Why Marilyn Manson’s 1997 Tour Came to an Abrupt Halt

Marilyn Manson was notorious decades before being accused of serial abuse of women. His songs and stage performances were so horrific in the public imagination that they inspired massive waves of protest against him.

This outrage moved rapidly toward a climax when the South Carolina legislature introduced a resolution preventing any state-owned facility from hosting a concert by Manson, forcing him to cancel a concert scheduled for April 20, 1997, in Columbia, S.C.

Manson sparked controversy from his earliest performances in the late ’80s and early ’90s around Florida, but the 1996-97 “Dead to the World” tour saw him making national headlines.

Staged to promote the album Antichrist Superstar, the tour took Manson and his band’s theatrical, Satanist-adjacent road show to a new level: Manson claimed to be a member of the Church of Satan but also said that didn’t worship the devil.

He wore G-strings, lace stockings and combat boots, tore up bibles on stage, dressed his band in Nazi helmets, and moved around a stage set composed of mannequin bodies impaled on spikes.

Watch Marilyn Manson’s ‘The Beautiful People’ Video

He’d created a provocative act, particularly with its anti-Christian themes, but no more so than the ones that artists like Alice Cooper and Ozzy Osbourne had been putting on for decades. The difference was a matter of timing.

Manson’s tour arrived in the early years of a particularly fraught moment in American history. The culture wars between religious-minded conservatives and liberal-minded artists and political protestors that had simmered throughout the ’80s had burst into the open by the ’90s.

These battles were fought simultaneously in many arenas. In 1989, the U.S. Supreme Court enraged conservatives by handing down Texas v. Johnson, a ruling that invalidated state laws banning the desecration of the American flag. A Cincinnati museum found itself being sued in 1990 for breaching obscenity laws for displaying the work of photographer Robert Mapplethorpe, which focused on gay themes and featured sometimes explicit content. They fought the suit on freedom of expression grounds and won.

Hip hop’s 2 Live Crew went on trial the same year in Florida, also on charges of obscenity. They eventually won in court, as well.

Watch a News Report About the 2 Live Crew Obscenity Case

By 1994, this cultural conflagration had resulted in a shifting of the national political landscape, with Republicans under the leadership of Newt Gingrich riding an election wave to control of the U.S. House of Representatives for the first time in 50 years. They promoted a platform called the “Contract With America,” which included everything from promises for more assertive law enforcement to cutting welfare, from restricting funding for abortion to stronger anti-pornography laws.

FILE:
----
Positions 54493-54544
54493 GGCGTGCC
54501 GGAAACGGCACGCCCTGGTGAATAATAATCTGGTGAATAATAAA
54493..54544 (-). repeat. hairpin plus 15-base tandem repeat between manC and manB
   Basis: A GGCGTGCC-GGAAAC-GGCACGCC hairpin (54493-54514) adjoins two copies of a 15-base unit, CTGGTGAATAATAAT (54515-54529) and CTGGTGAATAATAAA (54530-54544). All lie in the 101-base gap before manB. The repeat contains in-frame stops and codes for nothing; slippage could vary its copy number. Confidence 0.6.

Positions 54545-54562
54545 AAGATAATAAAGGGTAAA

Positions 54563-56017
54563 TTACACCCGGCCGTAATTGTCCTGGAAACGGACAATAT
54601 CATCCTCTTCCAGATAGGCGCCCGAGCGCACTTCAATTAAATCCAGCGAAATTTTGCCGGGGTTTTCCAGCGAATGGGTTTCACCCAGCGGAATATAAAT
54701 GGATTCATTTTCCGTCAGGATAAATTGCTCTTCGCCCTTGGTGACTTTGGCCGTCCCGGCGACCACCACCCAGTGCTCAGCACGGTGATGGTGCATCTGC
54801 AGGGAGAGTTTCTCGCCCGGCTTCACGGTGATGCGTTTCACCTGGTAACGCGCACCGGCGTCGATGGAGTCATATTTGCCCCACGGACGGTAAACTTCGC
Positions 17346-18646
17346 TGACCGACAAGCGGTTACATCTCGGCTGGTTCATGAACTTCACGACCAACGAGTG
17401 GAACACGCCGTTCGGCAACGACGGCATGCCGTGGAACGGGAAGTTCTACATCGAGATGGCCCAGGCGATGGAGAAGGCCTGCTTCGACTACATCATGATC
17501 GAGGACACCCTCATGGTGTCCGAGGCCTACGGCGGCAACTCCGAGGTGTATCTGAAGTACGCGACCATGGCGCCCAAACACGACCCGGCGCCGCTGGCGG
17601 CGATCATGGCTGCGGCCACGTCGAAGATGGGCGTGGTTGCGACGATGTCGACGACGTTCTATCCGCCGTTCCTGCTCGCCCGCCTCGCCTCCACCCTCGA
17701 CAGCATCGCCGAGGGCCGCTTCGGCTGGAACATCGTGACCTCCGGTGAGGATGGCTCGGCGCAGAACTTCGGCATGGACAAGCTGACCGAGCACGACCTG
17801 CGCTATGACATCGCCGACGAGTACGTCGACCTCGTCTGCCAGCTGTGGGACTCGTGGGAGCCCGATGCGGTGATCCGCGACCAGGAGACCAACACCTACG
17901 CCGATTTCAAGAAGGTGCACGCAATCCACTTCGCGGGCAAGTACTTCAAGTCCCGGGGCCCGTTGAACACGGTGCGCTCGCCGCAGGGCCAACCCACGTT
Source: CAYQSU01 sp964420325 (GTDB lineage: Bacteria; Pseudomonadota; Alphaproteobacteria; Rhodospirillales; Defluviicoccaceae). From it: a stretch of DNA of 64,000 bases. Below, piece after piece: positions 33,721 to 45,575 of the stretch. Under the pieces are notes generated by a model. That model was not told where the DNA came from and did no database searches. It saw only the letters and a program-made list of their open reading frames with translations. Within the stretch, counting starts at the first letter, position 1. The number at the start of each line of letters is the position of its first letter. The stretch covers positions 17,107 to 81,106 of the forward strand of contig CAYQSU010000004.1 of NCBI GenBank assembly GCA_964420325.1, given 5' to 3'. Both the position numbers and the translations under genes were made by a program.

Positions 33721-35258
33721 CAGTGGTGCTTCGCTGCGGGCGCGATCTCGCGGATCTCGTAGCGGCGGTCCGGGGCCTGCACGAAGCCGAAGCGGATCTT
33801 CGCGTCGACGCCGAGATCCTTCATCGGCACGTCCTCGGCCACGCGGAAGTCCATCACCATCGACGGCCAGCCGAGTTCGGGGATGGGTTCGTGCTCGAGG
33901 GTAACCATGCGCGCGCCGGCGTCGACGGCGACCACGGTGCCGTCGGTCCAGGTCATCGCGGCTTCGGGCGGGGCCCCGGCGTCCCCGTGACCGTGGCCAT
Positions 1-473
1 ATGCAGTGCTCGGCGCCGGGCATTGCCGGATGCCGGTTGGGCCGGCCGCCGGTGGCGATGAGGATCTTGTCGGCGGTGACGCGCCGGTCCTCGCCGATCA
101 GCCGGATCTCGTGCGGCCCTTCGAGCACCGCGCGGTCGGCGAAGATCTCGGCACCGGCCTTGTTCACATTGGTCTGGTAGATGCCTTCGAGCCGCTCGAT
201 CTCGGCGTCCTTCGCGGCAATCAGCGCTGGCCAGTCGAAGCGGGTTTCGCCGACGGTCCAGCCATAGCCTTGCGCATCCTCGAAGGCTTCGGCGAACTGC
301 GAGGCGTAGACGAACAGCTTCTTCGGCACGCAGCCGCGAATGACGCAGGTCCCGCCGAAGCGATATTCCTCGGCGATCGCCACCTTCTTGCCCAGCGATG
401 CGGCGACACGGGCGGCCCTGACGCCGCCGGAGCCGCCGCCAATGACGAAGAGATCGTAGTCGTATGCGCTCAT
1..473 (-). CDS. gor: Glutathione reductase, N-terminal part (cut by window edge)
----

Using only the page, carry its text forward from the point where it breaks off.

Battle lines were drawn. Conservative groups began trying to reclaim the cultural power they thought had been stolen from them in the preceding decades. Marilyn Manson provided the perfect target for their ire, and quickly became a larger-than-life figure in their minds.

Rumors quickly spread, encouraged by outraged community groups claiming that Manson killed animals and raped people on stage. The band’s shows in Texas and elsewhere were met with outraged protests. Other religious protesters showed up en-masse to pray for Manson’s salvation.

A Christian group in Mississippi produced two anonymous affidavits in which concertgoers claimed that Manson had sex with animals on stage, and that “about 30% of the Manson concert crowd participate in open, overt sexual activity at an average Manson concert.” A school in Florida threatened to expel any student attending one of the shows, and a school in Milwaukee banned students from wearing the Manson “look.” A show in New Jersey had to be delayed because someone called in a bomb threat.

Watch a News Report About the 1997 Protests of Marilyn Manson

Soon, Kansas Sen. Samuel Brownback and Connecticut Sen. Joseph Lieberman were holding hearings about Manson, while wondering aloud if his music might somehow cause people to commit suicide.

When the South Carolina legislature passed its resolution, the tide seemed to be turning in religious conservatives’ favor. Richmond, Va., also canceled a show at its municipal-owned venue, while the New Jersey Sports and Exposition Authority vowed that they would not host that summer’s Ozzfest at Giants Stadium if Manson was on the bill.

Once again, the legal system stopped these efforts in their tracks. The resolutions in South Carolina, Virginia, and elsewhere prohibiting Manson from performing were unconstitutional on First Amendment grounds, as was the decision by the New Jersey board. Lawsuits and the threat of lawsuits caused the municipal agencies to back down. Manson’s tour continued, both nationally and internationally, and the Antichrist Superstar album went on to sell more than seven million copies.

Despite this, the ground had been laid for the kind of battles that are still with us today. The culture wars have continued to expand until they now encompass everything from the policies of tech companies to the specifics of school curricula. Manson may have faded from the scene after allegations of sexual assault, but he was very much at the center of things as all of it began – strutting around the stage in black leather, singing about the devil and terrifying the faint of heart.

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